Society has a learning difficulty

14th November 2008 at 00:00
Four times more children may suffer from special educational needs than previously thought

The scottish Government has been accused of "sleepwalking into the biggest public healthcare crisis of our time", following the publication of figures which reveal four times more children in Scottish schools might suffer from special educational needs than was previously thought.

But the Scottish Government has added a health warning.

A survey published on Wednesday found that more than 120,000 Scottish pupils may be affected by learning difficulties such as ADHD, Aspergers and dyslexia - more than one schoolchild in every six.

Compared with government figures published last year, showing at most 30,000 cases of additional learning support, the new figures suggest that significant numbers of children with learning difficulties are going unidentified and unsupported.

The survey, carried out by charity Mindroom and presented this week at the Scottish Parliament, was sent to around 30,000 UK schools; 800 valid responses were received.

The Scottish Government, however, has warned that the figures should be treated with caution. "Only a very small proportion of the schools in this survey - less than one in 10 - are Scottish, and the response rate was less than 3 per cent," a spokesperson pointed out. "So this survey cannot give a comprehensive picture of the situation in Scotland's schools as a whole.

"The Scottish Government wants all children, including those with additional needs, to have the opportunity to learn and develop, with access to the most effective and appropriate education services."

The Mindroom survey also revealed that, over the past five years, just 0.6 per cent of the Pounds 267 million research budget of the Scottish Chief Scientific Office was spent on research related to learning difficulties. Over that period, no money at all was spent researching ADHD, dyspraxia, Tourette's syndrome, or deficit in attention, motor control and perception (DAMP). Just Pounds 41,000 was spent on researching dyslexia, thought to affect as many as one in 10 people.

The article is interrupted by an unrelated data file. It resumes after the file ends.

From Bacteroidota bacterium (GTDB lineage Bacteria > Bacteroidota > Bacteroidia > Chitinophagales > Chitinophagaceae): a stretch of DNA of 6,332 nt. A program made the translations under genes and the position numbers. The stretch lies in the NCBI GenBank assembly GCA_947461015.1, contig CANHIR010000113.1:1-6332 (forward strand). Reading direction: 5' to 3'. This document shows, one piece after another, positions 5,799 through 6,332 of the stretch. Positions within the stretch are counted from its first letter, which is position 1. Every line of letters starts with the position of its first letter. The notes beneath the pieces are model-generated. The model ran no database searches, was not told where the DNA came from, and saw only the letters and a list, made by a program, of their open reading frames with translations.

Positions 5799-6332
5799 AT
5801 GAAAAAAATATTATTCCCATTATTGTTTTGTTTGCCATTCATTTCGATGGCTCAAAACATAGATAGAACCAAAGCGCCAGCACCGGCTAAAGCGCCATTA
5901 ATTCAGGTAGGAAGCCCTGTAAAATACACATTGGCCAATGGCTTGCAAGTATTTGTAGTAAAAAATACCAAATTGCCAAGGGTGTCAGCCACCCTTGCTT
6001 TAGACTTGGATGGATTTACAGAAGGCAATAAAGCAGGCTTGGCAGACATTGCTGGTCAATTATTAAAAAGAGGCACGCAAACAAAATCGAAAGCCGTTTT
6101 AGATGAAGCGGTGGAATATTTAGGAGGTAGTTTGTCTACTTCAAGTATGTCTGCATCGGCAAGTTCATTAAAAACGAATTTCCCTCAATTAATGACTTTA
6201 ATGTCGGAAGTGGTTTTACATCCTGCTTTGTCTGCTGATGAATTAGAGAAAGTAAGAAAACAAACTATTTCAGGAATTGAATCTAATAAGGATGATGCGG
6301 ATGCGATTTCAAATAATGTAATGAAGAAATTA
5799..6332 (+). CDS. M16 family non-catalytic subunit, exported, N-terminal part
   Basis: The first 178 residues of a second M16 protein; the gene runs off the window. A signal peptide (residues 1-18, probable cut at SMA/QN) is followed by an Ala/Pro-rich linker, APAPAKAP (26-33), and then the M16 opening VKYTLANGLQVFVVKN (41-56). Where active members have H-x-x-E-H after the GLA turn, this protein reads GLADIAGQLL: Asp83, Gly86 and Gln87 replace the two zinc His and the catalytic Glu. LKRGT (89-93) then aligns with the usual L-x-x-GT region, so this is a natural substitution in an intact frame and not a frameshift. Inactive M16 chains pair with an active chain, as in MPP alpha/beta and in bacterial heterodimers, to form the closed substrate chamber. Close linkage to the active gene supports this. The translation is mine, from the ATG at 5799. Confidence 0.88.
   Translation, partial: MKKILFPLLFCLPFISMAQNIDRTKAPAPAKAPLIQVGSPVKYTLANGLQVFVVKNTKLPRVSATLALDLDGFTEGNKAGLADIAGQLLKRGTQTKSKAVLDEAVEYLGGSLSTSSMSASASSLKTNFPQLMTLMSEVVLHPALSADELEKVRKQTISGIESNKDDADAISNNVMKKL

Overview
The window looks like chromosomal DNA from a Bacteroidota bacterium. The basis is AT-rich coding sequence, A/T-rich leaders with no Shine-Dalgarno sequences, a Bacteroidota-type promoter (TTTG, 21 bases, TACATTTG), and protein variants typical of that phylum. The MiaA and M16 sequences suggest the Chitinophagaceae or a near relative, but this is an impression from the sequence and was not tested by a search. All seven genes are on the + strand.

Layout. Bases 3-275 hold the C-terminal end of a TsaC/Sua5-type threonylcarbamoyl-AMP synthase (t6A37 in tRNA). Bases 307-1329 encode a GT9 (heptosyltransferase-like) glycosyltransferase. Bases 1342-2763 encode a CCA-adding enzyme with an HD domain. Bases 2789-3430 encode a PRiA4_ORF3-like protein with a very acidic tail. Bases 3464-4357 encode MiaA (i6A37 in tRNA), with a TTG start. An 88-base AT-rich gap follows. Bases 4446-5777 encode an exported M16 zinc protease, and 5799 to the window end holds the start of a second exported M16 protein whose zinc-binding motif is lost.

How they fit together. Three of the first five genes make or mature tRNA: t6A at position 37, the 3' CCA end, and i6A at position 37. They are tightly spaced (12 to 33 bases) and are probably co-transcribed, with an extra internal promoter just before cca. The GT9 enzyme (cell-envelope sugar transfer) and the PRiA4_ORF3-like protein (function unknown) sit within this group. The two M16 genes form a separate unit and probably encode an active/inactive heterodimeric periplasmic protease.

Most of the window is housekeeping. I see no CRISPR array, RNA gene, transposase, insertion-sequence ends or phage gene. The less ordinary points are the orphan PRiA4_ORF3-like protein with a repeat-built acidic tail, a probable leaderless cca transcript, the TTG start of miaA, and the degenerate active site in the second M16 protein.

Meanwhile, total expenditure by the UK Medical Research Council on learning difficulties over the period was also well below one per cent of its Pounds 2.6 million budget.

As well as more money for research, Mindroom is calling for more investment in educating teachers so they can identify and support pupils with learning difficulties.

But a key demand from the campaigners is for the world's first Mindroom to be created in Scotland. At a cost of around Pounds 10 million, it would be a one-stop diagnostic centre for children with special needs, bringing research, education and diagnosis together.

Mindroom's campaign has the support of international experts and celebrities. These include Simon Baron Cohen, director of the Cambridge Autism Research Centre, and Edinburgh-based author, Alexander McCall Smith. It has also received a boost in the form of a parliamentary motion endorsing its call for action.

Mindroom's founder, Sophie Dow, whose 18-year-old daughter suffers from a chromosome deficiency which causes learning difficulties, said: "Too many people with learning difficulties are condemned to long-term unemployment or - worse - committing crime, because they don't get the help and understanding they desperately need. Without concerted action, these shocking new figures suggest we risk sleepwalking into the biggest public healthcare crisis of our time."

Ms Dow, a journalist and originally from Sweden, added: "Our society seems to have a blind spot - its own form of learning difficulty - towards people with special needs. Society's inability to meet their needs is part of, and adds to, the problem."

www.mindroom.org.

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